Goldman v. Weinberger, 475 U.S. 503 (1986)
Members of the military take an oath to support and defend the Constitution of the United States. However, due to the nature of the military lifestyle and the inherent requirements for discipline and uniformity, military members may not enjoy the same range of constitutional protections as other members of society. In Goldman v. Weinberger, the Supreme Court weighed the free exercise of religion rights of service members against the requirements for uniformity in the military.
Captain (Dr.) Simcha Goldman was an Orthodox Jew whose religion required him to wear his yarmulke at all times. He served in the Navy as a chaplain from 1970 until 1972. After he completed his Ph.D. in psychology, he joined the Air Force as a psychologist. Between 1977 and 1981, Goldman served honorably as an Air Force officer and wore his yarmulke at all times, even in uniform, with no incident. In 1981, based on Air Force uniform regulations, his commander ordered Goldman not to wear the yarmulke outside the hospital in which he worked. Goldman asked his commander to reconsider or to allow him to wear civilian clothes to work, rather than his uniform, so that he could wear his yarmulke without violating the regulation. His commander denied the request.
Goldman sued in federal district court, and the court ordered the Air Force to allow him to wear his yarmulke while in uniform. The district court used reasoning based on the Supreme Court’s prior decision in Rostker v. Goldberg, 453 U.S. 57 (1981). In Rostker, the Court held that it was permissible for Congress to exclude women from mandatory Selective Service registration. Congress had made a deliberate decision in weighing the equal protection and due process rights of women vs. the need to raise combat forces (women are precluded from most ground combat roles in the military). Congress decided that an all-male draft was the appropriate mechanism to raise combat forces, and the Supreme Court deferred to the judgment of Congress. However, in this case, the Air Force had not conducted a deliberative process and had not weighed the competing interests of the Free Exercise Clause with the need for uniformity; therefore, the district court would not defer to the regulations of the Air Force in the matter.
The government appealed the decision to the federal appeals court. The appeals court reversed the decision. The appeals court held that rather than balance the competing interests of the Free Exercise Clause and uniformity, it would simply determine whether the regulation served legitimate military ends and had appropriate accommodations for individuals. Since the regulation served a valid military purpose, and there were some exceptions for religious purposes (such as wearing religious apparel, in uniform, during religious services), the appeals court ruled that the Air Force could strictly enforce its regulations. Goldman requested a rehearing of the entire court of appeals, but it was denied. Interestingly, two future Supreme Court justices, Ruth Bader Ginsburg and Antonin Scalia, were on the appeals court and voted to rehear the case (in favor of Goldman).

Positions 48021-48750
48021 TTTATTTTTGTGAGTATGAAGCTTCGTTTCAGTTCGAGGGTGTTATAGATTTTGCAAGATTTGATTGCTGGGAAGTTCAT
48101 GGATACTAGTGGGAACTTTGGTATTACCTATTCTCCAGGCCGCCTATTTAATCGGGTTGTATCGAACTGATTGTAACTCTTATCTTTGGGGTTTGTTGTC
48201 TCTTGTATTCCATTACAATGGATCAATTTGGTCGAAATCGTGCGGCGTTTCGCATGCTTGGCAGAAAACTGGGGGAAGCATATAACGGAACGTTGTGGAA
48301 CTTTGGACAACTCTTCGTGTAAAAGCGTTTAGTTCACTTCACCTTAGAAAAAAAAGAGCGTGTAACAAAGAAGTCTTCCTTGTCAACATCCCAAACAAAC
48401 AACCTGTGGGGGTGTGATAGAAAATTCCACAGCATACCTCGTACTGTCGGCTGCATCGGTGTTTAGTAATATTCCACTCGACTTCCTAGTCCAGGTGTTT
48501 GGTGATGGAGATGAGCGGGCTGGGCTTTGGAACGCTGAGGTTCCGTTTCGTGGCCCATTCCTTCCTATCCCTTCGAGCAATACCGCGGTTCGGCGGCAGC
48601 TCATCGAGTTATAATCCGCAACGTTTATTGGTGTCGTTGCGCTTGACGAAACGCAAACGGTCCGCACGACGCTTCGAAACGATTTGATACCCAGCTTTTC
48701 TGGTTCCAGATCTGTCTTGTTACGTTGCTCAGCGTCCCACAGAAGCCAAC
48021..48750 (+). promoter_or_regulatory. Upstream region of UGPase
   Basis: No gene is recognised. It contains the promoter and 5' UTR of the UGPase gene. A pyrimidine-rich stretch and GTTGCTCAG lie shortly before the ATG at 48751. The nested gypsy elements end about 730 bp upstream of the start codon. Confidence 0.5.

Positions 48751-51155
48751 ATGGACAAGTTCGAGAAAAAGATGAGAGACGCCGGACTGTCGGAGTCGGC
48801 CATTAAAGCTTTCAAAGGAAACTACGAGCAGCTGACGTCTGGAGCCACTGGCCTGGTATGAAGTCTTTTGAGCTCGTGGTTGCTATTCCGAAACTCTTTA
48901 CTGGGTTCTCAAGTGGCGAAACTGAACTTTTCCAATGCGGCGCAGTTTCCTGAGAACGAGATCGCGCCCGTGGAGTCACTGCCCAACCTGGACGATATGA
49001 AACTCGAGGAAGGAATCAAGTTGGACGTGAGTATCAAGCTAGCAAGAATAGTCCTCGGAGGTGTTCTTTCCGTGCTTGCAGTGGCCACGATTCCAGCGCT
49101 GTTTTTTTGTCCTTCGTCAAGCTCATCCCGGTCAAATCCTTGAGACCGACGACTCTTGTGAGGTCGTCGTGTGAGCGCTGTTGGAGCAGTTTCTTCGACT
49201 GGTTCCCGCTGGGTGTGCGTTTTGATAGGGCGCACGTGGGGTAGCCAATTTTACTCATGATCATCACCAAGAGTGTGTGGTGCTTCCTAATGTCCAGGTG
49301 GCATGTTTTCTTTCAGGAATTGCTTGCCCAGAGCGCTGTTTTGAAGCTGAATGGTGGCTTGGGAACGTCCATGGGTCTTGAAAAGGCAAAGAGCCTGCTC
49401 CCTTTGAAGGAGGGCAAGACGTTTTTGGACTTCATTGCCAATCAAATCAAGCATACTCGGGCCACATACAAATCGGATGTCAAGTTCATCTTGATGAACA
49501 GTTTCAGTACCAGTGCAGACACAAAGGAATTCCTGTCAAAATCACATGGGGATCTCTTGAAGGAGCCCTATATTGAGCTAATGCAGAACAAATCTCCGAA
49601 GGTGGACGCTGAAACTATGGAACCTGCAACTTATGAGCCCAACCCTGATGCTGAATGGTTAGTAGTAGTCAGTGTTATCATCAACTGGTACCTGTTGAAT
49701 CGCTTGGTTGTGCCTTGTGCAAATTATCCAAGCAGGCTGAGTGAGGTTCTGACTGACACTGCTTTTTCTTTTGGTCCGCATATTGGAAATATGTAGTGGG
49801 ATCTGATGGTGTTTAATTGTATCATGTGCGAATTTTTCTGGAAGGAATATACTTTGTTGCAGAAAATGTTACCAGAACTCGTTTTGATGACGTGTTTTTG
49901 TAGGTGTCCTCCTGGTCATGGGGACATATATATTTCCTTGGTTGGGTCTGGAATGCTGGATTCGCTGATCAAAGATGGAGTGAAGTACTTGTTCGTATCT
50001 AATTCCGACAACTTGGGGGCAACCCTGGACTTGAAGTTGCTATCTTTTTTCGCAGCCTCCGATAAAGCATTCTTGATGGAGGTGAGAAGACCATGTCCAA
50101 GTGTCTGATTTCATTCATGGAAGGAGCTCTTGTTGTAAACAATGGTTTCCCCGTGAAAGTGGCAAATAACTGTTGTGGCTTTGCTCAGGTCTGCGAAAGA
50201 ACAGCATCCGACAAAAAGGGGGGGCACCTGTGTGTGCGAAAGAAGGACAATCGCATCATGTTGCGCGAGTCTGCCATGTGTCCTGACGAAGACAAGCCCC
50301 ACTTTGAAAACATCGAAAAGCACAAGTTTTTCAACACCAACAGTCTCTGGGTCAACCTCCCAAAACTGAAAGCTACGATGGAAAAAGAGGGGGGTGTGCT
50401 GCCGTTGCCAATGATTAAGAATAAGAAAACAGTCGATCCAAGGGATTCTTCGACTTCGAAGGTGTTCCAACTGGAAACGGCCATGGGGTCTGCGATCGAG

Goldman appealed to the Supreme Court. In a five-to-four decision, the Supreme Court upheld the appeals court and ruled that the Free Exercise Clause did not require the Air Force to grant an exemption from the uniform regulation. The Court relied on Chappell v. Wallace, 462 U.S. 296 (1983); Parker v. Levy, 417 U.S. 733 (1974); and Orloff v. Willoughby, 345 U.S. 83 (1953). Taken together, these cases articulate the principle that members of the military have constitutional rights, but due to the special nature of military service, those rights are not the same as those other members of society; the military is a separate society. Furthermore, when courts decide cases regarding military matters, the courts should show great deference to the military and its rules. The Supreme Court showed deference and held that the Free Exercise Clause did not require a uniform exemption.
If this case had been decided just a few months later, when Chief Justice Burger retired (he had voted with the five-vote majority) and Justice Scalia joined the Court, there likely would have been a different outcome. Based on Justice Scalia’s vote on the appeals court, it is reasonable to assume the four-vote minority would have become a five-vote majority.
The following year, Congress responded and created a statutory right to a uniform exemption. It passed a law that requires the military to permit wear of religious apparel, in uniform, as long as wearing the item does not interfere with military duties and it is ‘‘neat and conservative.’’
JAMES G. HARWOOD
References and Further Reading
- Employment Div. Dep’t of Human Res. of Or. v. Smith, 494 U.S. 872 (1990).
Cases and Statutes Cited
- Chappell v. Wallace, 462 U.S. 296 (1983)
- Orloff v. Willoughby, 345 U.S. 83 (1953)
- Parker v. Levy, 417 U.S. 733 (1974)
- Rostker v. Goldberg, 453 U.S. 57 (1981)